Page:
Bank, govt aim at demand, what about supply?

May 18, 2015

The Reserve Bank and the government are both trying to take the heat out of the Auckland housing market.

The Bank announced proposed changes to the loan-to-value ratio (LVR) policy to take effect from 1 Octobere:

They will:

  • Require residential property investors in the Auckland Council area using bank loans to have a deposit of at least 30 percent.
  • Increase the existing speed limit for high LVR borrowing outside of Auckland from 10 to 15 percent, to reflect the more subdued housing market conditions outside of Auckland.
  • Retain the existing 10 percent speed limit for loans to owner-occupiers in Auckland at LVRs of greater than 80 percent.

The government is  taking extra steps to bolster the tax rules on property transaction.

FInance Minister Bill English and Revenue Minister Todd McLay say the Government is taking extra steps to bolster the tax rules on property transactions – including those by overseas buyers – and to help Inland Revenue enforce them.

The tax measures are also expected to take some of the heat out of Auckland’s housing market and sit alongside the Reserve Bank’s latest moves to address associated financial stability issues, Mr English says.

“Taken together, they will help Inland Revenue enforce existing tax rules, provide it with extra resources and ensure that property investors pay their fair share of tax – whether they’re from New Zealand or overseas.”

The Budget this week will confirm that, from 1 October this year, the following will be required when any property is bought or sold:

  • All non-residents and New Zealanders buying and selling any property other than their main home must provide a New Zealand IRD number as part of the usual land transfer process with Land Information New Zealand.
  • In addition, all non-resident buyers and sellers must provide their tax identification number from their home country, along with current identification requirements such as a passport.
  • And to ensure that our full anti-money laundering rules apply to non-residents before they buy a property, non-residents must have a New Zealand bank account before they can get a New Zealand IRD number.
  • In addition, a new “bright line” test will be introduced for non-residents and New Zealanders buying residential property, to supplement Inland Revenue’s current “intentions” test. Under this new test, gains from residential property sold within two years of purchase will be taxed, unless the property is the seller’s main home, inherited from a deceased estate or transferred as part of a relationship property settlement.

“Tax rules are complex and affect people in different ways, so we will consult on these measures before they take effect on 1 October,” Mr English says.

The “bright line” test will then apply to properties bought on or after 1 October.

To further ensure overseas property buyers meet both existing tax requirements and those of the new test, the Government will investigate introducing a withholding tax for non-residents selling residential property.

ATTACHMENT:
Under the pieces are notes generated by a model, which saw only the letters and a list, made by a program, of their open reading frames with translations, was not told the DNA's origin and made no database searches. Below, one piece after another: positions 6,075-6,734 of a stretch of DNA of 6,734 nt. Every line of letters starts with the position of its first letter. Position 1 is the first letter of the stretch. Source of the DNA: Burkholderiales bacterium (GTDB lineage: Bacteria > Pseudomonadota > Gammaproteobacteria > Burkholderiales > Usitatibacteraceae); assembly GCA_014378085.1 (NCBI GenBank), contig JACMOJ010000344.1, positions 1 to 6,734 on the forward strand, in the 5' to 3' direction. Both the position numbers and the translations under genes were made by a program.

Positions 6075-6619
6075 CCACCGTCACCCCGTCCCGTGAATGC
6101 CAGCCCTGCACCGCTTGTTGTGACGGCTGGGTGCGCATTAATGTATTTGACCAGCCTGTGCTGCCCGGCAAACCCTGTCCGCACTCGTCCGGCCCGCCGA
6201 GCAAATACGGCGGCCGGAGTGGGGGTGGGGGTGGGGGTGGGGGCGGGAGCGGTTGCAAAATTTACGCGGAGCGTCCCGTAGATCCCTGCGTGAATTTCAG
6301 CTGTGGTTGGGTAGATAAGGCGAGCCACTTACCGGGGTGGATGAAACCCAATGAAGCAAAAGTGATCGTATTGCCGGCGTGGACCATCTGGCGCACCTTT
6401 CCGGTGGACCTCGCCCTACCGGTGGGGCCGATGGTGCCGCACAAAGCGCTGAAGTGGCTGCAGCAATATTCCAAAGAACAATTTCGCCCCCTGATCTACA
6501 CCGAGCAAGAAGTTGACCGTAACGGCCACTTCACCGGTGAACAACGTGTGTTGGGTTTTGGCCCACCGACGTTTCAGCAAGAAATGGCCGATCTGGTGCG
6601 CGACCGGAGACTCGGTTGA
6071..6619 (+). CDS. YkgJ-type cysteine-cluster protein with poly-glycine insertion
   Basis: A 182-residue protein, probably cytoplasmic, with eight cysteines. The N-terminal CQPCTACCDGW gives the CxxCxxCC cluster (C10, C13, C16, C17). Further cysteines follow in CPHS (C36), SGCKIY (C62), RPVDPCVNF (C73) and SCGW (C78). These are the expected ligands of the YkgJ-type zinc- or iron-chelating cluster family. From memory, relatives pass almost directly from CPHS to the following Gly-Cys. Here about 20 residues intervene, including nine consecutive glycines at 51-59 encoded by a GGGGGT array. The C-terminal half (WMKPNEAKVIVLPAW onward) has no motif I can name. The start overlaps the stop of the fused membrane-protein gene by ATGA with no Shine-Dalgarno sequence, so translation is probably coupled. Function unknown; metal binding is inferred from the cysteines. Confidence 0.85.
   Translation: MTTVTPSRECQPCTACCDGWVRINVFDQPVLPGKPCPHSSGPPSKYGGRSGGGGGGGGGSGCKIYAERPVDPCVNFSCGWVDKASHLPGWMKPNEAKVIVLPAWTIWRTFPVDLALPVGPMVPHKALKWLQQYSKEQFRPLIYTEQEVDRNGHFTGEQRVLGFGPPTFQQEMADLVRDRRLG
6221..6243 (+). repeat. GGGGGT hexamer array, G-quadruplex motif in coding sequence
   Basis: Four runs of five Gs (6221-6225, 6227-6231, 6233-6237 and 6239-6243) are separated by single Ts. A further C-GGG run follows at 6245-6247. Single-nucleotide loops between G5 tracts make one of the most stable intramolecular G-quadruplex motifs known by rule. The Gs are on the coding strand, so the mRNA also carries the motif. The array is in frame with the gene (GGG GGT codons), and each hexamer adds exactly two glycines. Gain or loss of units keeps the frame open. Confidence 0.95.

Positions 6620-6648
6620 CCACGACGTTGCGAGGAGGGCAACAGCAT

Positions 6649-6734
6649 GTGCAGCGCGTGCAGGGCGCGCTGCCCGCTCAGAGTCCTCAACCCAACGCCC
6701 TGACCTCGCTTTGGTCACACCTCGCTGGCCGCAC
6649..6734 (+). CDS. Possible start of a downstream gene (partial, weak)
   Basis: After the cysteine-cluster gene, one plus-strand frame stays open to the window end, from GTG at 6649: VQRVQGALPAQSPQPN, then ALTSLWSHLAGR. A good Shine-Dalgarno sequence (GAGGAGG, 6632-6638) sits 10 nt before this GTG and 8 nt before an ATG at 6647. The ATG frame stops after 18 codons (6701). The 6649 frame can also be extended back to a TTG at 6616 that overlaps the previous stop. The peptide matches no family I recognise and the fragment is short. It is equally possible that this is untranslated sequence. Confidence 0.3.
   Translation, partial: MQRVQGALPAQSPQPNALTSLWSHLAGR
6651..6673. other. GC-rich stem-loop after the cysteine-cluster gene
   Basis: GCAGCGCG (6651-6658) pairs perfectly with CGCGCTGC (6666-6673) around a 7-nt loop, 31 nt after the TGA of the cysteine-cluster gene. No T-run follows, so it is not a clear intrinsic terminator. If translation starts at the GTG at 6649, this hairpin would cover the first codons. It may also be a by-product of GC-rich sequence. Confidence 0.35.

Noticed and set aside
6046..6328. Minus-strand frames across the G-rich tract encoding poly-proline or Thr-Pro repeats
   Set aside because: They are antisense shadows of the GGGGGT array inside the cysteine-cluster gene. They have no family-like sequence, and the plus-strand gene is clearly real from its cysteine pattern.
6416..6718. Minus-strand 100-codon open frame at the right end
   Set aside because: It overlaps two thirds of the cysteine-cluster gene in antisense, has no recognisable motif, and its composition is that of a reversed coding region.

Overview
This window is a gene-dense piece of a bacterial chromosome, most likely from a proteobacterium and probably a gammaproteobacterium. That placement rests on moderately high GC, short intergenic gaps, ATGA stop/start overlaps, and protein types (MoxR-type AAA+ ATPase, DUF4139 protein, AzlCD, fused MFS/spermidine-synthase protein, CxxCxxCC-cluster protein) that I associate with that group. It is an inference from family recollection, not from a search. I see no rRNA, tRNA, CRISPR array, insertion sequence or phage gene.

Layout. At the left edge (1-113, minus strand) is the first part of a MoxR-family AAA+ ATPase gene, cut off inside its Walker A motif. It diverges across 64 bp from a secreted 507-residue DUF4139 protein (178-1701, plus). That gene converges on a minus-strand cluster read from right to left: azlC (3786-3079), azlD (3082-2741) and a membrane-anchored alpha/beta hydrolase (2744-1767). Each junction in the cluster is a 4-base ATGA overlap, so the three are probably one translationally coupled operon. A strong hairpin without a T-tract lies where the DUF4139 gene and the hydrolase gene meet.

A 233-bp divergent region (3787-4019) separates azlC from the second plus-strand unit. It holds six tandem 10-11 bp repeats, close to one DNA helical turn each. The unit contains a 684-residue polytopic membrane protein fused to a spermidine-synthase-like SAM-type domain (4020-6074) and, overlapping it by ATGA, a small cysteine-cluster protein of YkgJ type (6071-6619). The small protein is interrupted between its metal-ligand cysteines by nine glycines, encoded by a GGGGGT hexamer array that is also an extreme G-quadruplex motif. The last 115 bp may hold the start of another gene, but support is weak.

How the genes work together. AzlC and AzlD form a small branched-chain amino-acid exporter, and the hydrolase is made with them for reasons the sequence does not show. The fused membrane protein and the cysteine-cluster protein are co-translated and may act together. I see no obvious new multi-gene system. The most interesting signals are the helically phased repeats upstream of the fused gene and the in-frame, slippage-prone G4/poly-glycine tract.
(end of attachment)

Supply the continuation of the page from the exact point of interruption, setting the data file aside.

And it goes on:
Officials will consult on these details with a view to this withholding tax being introduced around the middle of 2016.

Mr English reiterated owner-occupiers of residential property will not be affected by the new measures when they sell their main home, or if property is inherited from a deceased estate or transferred as part of a relationship property settlement.

“It’s important to reiterate that these changes will not apply to New Zealanders’ main home, although existing tax rules will still apply in  addition to these new measures,” Mr English says.

“It’s equally important that people buying residential property for gains meet their tax obligations, whether they are from New Zealand or overseas.

“The combination of collecting IRD numbers and introducing this new bright-line test will help ensure that non-residents pay their fair share of tax in New Zealand.” . . .

New Zealand National Party's photo.

These measures should go someway to dampening the demand side of the pressure on Auckland property prices.

More needs to be done to increase the supply of houses.

This could be done by building more houses and by people moving from Auckland to other areas.

Immigration Minister Michael Woodhouse is considering incetivising immigrants to settle in the regions:

The Government is set to give skilled migrants, investors and those planning to bring businesses to New Zealand extra points if they settle outside of Auckland.

Skilled migrants and those applying to live in New Zealand under entrepreneur visas already gain 10 points in the immigration points system if they say they intend to settle outside of Auckland. That could soon get a boost.

“Those entrepreneurs, those innovators who could make a contribution to regional development, it is possible for us to bump up the points settings to incentivise that,” says Mr Woodhouse. . .

 It’s not just immigrants who could make a contribution to regional development.

If some of those bemoaning property prices in their home city opened their eyes to opportunities outside Auckland they could move out of Auckland.

They would get a house for much less than they could hope to pay in the city, find how much easier life is when there are fewer people clogging the roads and in improving their lives would free up houses in Auckland for those who can’t or won’t move.


Bribe-O-Meter

August 13, 2014

The Taxpayers’ Union has launched an election campaign  Bribe-o-meter:

As political parties announce their policies in the weeks leading up to the General Election, we’ll be crunching the numbers and showing you just how much all the promises cost.

This week we’re launching with the total cost of the policies announced by the two main parties, up to Monday 11 August 2014.

And the results are:

National Party’s total cost of announced promises: $2,770.37 per New Zealand household (or $4.698 billion)

Labour Party’s total cost of announced promises: $4,081.85 per New Zealand household (or $6.922 billion) . . .